By Bryan Redemske
The Giants won the Super Bowl, and all they’ll have to show for it — aside from the shiny trophy — is a jersey patch. Maybe. The Red Sox won the World Series in the fall. They may wear a cap patch or jersey patch for their first home series, but they won’t have any other overt, uni-borne tribute to their championship. Contrast that with cycling, where a national or world championship is worth a year of bragging rights, right on your chest.
Everybody knows about the Tour de France and the maillot jaune — the yellow jersey. But it’s far from the only jersey to be won over the course of the year. While all professional — and many amateur — stage races have leader’s jerseys, world championship and national championship jerseys are precious commodities.
The rainbow jersey, awarded to the UCI (cycling’s international governing body) world champion in a number of cycling disciplines, pretty much always looks like this. Depending upon the budget, some teams choose to outfit their rider in a full kit of stripes. But the rules attached to the jersey are arguably more important than the jersey itself:
A world champion must wear the jersey when competing in the same discipline, category and speciality for which the title was won. For example, the world road race champion would wear the garment while competing in stage races and one-day races, but would not be entitled to wear it during time trials. Similarly, on the track, the world individual pursuit champion would only wear the jersey when competing in other individual pursuit events.
Also, after a rider’s year-long reign, he gets to keep the stripes:
After the end of a rider’s championship year, they are eligible to wear piping in the same rainbow pattern on the collar and cuffs of their jersey. They retain this right for the remainder of their career, and like the jersey it can only be worn in the same discipline and speciality in which the title was won.
Additionally, if the world champion leads a stage race, he or she must wear that race’s leader’s jersey instead of the rainbow stripes. Also, failure to wear the stripes when required results in a fine. Damn.
Aside from the world champion, the pro peloton is also dotted with various national champions. The deal here is the same — wear your national championship gear for the event in which you won it. Here’s 2006 U.S. champion George Hincapie in his road race kit and time trial suit. When teammate Levi Leipheimer won the 2007 U.S. championship, he took over the stars and stripes and Hincapie went back to Discovery Channel’s black-and-blue kit. That’s Leipheimer on the left and Hincapie in the Tour of Missouri leader’s jersey.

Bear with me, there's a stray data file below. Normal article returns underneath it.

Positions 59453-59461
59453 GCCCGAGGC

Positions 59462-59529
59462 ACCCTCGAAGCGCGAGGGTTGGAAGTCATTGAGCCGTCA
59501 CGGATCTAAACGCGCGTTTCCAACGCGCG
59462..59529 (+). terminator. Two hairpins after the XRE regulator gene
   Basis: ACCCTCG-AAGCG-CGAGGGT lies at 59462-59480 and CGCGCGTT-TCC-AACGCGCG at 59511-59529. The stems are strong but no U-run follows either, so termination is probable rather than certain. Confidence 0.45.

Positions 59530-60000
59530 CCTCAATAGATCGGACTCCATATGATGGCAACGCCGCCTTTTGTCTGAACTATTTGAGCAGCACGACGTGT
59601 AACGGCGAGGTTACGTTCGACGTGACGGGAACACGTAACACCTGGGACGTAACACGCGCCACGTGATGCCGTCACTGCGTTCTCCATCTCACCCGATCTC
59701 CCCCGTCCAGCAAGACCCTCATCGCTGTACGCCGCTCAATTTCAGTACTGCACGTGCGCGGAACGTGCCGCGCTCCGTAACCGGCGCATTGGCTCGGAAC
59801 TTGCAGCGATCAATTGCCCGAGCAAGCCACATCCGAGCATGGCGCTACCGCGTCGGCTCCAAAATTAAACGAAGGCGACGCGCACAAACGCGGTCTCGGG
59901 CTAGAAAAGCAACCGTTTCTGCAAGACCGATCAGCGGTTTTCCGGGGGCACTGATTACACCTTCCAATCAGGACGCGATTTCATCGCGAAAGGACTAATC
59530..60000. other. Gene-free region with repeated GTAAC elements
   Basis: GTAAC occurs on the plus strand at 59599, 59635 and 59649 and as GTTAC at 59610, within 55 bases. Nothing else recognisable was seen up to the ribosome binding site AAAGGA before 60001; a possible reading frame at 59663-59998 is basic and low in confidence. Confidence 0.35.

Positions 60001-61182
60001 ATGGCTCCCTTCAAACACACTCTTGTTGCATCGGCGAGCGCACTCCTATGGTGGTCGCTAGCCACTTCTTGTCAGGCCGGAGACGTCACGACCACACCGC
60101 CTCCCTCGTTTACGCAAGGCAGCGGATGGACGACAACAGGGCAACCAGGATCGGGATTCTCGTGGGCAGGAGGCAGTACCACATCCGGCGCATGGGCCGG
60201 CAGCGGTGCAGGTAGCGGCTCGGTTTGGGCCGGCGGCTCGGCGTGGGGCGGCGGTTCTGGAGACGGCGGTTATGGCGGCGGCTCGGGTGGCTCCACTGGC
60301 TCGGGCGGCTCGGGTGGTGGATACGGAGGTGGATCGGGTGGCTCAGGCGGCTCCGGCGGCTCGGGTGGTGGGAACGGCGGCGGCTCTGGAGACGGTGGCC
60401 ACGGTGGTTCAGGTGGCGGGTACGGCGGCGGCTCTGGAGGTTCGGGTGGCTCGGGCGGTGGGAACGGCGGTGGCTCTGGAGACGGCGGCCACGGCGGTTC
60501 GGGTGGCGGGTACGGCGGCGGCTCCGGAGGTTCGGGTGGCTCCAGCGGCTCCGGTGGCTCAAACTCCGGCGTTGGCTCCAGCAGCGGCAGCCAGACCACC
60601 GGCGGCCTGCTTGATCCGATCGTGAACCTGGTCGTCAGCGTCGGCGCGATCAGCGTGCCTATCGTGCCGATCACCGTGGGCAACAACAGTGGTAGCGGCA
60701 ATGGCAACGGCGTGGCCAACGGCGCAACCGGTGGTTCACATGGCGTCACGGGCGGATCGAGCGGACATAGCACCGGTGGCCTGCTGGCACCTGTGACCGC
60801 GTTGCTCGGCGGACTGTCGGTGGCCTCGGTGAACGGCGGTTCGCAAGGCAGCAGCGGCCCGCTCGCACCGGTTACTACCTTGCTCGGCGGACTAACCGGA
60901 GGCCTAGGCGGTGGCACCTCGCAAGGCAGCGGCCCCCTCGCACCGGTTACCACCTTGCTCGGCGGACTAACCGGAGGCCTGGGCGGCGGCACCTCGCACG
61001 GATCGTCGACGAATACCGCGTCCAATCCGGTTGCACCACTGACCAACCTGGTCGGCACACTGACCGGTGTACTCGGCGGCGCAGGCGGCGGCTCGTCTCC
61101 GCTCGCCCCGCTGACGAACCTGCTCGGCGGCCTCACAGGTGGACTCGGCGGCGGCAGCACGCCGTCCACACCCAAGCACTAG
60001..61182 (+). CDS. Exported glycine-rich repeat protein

This year, Leipheimer is riding for Astana, since Discovery Channel disbanded. His new kit leaves a little to be desired. I really hope that’s just a rough version. Hincapie, now riding for Team High Road (formerly T-Mobile), can wear the U.S. champion’s stripes on his cuffs and collar if he chooses.
And here’s what the rest of the world looks like. The plain-looking ones (no sponsors) are podium jerseys, awarded immediately after the championship race. Those with sponsors are the rider’s kit for the year. Those countries with multiple jerseys have a number of disciplines shown. “RR” is road race, while “CLM” is time trial and “U23” is the under-23 competition. “CC” is cyclocross, but I haven’t the slightest idea what “ST” is.
Though most of that site is in German, it’s worth exploring a little further. Almost every pro team — on a number of levels — is represented, from 2000 to 2007. When the Tour of California gets underway on Feb. 17, we’ll get a look at some of the new versions of the national champions jerseys — including Leipheimer’s. Many stay similar year to year, but if there’s something particularly interesting, I’ll try to grab it.
Next time you think somebody’s jersey patch is a little much, just remember it could look like this.
And now over to Paul for today’s Ticker…
Uni Watch News Ticker: It takes a good 10 or 15 minutes to digest, but there’s a fascinatingly detailed authentication analysis of a Babe Ruth jersey here (with thanks to Dave Grob). ”¦ Yikes (with “thanks” to Glenn Chamberlain). ”¦ Bryan Packer reports that the Utes have kicked Nike to the curb. ”¦ Yesterday’s comments included a link to an eBay auction for this amazing photo, which shows Larry Doby wearing the kind of wraparound helmet that I had to wear while running the bases in Little League. Incredible. When I showed the photo to Todd Radom, he responded with this, which shows Jimmie Foxx posing with the A.L. and N.L. batboys at the 1936 All-Star Game. ”¦ Some wise-ass says this made him think of Uni Watch. ”¦ The pink thing has really gotten out of hand. ”¦ Ohio University has taken the unusual step of changing its hockey uni in the middle of the season, going from this to this. “They just make me want to throw up when I see them out there on the ice,” says Patrick LaBute, who brought the situation to my attention. “The fact that the base color is gray is bad enough, followed by the ‘shiny’ material you would find on a basketball team. Oh, and the ugly giant green stripe that’s WAY too big at the bottom. AND the different colored piping, black on the bottom stripes and sleeve stripes, and white on the numbers and crest??? (I was told this was a mistake by the team manager.)” Yeah, but Patrick, how do you really feel about them? ”¦ Scroll down to the sixth paragraph of this page for some interesting info on Marc-Andre Fleury’s switch from yellow goalie pads to white.